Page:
Next time you’re craving noodles, just spiralize some zucchini — or another favorite vegetable or fruit. (You do have to go in for the one-time price of the spiralizer, but you can find them for $10 or less.)
Shirataki noodles have a totally neutral flavor, making them more or less an expensive vessel for your favorite sauce. But vegetable noodles are flavorful and nutritious, and you can come up with some really creative dishes.
They’re also super cheap.
I often find large zucchini on a 2-for-$1 sale at my local Publix, which is a relatively expensive grocery store. But even if you paid $1 for each vegetable you spiralized, you’d save at least $2 compared to shirataki noodles.
3. Low-Carb Sweets and Cookies: Save up to $1.20 per serving
I realized pretty quickly that I wasn’t going to be able to afford to eat sweets very often if I wanted to stick to my diet.
But if you have a raging sweet tooth, you can still get your fix while eating paleo — without paying a punitive amount for the privilege.
Allow me to introduce fat bombs. Don’t let the name fool you; you can actually lose weight while eating them.
Used by those on extremely low-carb, ketogenic diets to satisfy cravings, these sweet treats make up for their lack of sugar in richness. One of my favorite recipes is simply butter, coconut oil, cocoa powder and your favorite nut butter — a couple drops of stevia are optional.
Even if you use all the fanciest, most expensive ingredients, the math comes out to about $3 for a batch, or 12 cents per bomb.
4 tablespoons grass-fed butter (70 cents)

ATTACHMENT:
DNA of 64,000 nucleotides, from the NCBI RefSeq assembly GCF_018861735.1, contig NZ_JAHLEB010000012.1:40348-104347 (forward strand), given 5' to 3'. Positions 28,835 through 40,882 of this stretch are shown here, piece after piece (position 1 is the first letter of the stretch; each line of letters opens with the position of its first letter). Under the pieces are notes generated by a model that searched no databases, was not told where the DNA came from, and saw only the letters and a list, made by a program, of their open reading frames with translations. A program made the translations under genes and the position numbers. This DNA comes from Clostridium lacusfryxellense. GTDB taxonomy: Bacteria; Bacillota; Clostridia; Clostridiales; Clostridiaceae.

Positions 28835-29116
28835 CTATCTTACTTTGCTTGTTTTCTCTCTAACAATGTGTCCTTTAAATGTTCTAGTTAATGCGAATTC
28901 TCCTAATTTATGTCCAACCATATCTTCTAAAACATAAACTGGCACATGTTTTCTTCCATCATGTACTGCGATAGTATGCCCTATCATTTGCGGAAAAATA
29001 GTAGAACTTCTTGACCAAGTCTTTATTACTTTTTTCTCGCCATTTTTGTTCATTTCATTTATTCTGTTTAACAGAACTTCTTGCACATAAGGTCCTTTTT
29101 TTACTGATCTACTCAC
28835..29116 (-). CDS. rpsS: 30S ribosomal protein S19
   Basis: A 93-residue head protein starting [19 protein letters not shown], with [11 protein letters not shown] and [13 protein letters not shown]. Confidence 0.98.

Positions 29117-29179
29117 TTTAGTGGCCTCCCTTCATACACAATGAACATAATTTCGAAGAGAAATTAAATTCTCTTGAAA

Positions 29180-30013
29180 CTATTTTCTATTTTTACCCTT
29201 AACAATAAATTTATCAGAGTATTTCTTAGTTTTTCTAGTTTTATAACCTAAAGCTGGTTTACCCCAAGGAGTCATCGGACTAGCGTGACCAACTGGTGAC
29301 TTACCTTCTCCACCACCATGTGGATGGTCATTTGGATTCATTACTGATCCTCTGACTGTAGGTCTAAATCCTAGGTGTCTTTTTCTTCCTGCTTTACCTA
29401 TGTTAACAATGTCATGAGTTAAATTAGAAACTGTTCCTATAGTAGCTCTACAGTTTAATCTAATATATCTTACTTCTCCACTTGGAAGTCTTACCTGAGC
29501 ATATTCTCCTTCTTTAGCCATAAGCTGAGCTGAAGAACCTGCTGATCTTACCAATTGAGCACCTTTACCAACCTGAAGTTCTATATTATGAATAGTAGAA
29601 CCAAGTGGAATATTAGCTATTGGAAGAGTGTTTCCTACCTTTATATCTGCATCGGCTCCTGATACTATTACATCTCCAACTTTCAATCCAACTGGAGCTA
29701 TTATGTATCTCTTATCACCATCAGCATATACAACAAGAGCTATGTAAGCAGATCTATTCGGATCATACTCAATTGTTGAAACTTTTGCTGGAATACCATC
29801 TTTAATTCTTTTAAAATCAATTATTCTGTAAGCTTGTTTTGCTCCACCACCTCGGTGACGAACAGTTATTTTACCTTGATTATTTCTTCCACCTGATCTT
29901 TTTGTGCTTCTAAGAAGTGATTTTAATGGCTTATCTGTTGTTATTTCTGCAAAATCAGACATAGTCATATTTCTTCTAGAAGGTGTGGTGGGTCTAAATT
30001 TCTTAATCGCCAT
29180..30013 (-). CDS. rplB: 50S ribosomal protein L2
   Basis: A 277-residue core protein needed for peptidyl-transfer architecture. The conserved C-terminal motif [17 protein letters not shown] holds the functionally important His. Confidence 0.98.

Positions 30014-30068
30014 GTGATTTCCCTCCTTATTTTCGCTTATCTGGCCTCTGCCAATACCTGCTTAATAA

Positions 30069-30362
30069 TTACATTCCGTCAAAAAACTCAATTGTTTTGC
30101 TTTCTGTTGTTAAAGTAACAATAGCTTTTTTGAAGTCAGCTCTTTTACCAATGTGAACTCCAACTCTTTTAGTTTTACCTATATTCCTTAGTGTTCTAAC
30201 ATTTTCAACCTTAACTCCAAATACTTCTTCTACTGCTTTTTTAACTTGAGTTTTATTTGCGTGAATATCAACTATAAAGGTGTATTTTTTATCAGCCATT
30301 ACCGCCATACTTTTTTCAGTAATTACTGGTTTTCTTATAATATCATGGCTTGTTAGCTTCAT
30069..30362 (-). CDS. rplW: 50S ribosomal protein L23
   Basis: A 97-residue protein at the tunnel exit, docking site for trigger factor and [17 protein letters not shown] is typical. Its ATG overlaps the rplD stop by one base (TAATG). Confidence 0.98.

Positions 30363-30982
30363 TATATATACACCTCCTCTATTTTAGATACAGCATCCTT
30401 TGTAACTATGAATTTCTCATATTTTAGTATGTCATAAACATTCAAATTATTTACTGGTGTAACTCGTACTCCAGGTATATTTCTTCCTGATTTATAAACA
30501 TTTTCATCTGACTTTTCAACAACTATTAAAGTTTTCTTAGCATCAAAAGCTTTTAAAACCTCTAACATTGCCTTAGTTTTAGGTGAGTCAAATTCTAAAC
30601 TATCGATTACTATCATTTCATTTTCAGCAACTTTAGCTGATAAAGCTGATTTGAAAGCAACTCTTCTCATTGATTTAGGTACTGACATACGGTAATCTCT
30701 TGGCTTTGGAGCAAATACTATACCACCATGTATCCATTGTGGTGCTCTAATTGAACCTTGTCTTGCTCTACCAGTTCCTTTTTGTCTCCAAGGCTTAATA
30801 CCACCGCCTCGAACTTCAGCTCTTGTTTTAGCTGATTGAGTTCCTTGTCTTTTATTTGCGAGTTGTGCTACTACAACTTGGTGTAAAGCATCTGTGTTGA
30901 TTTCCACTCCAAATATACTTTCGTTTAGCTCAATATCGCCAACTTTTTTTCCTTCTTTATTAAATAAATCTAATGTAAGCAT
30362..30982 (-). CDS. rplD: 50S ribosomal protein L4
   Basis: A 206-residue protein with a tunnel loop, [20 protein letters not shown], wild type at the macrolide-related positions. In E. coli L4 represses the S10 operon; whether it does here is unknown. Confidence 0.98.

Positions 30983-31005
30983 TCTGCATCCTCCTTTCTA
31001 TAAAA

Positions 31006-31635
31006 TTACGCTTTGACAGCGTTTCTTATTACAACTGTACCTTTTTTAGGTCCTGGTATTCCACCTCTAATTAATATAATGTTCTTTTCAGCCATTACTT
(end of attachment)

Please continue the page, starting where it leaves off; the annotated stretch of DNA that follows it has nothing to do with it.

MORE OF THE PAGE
8 tablespoons unrefined coconut oil ($1.11)
4 tablespoons natural peanut butter (37 cents)
4 tablespoons dark cocoa powder (39 cents)
1 packet or a few drops stevia (45 cents)
Total: $3.02, or 12.6 cents each, if the recipe turns out 24 fat bombs
You can find all sorts of fat bomb recipes online, some of which will call for artificial sweeteners or even sugary additions like maple syrup, which people debate about including as a paleo-friendly food. You can adjust the ingredients to your specifications and comfort level — and your budget.
Perhaps the most basic and inexpensive “fat bomb” of sorts is simply eating your favorite nut butter with a spoon, which costs a fraction of a cent per serving and is totally paleo-friendly. (Just don’t overdo it!)
The Best Way to Save Money on Your Diet… is to Eat It
When following any specialized diet, you can go to all sorts of acrobatics trying to find ways to “replace” the foods you’ve given up. Think of vegetarian “meats,” dairy-free dairy products and the whole slew of gluten-free baked goods.
But these specialty items are almost always expensive, and usually not actually as healthy or beneficial as simply following the diet’s actual rules.
At the end of the day, I can afford to eat paleo simply because I usually just… eat paleo. I buy fresh produce, meat, eggs and nuts, and little else.
That means actually living without bread. Or rice. Or ice cream. But it also means not buying $7 gluten-free, nut-flour bread on the regular.
Don’t get me wrong: This diet (or any other) isn’t for everyone.
But the advice to stick to whole, fresh foods instead of trying to hack the system with fancy, overly-adjectival packaged goods will help keep your wallet healthy, no matter your dietary preferences.
Your Turn: What special dietary needs do you have, and how do you afford them?
Jamie Cattanach (@jamiecattanach) is a freelance writer whose work has been featured at Ms. Magazine, BUST, Roads & Kingdoms, The Write Life, Nashville Review, Word Riot and elsewhere.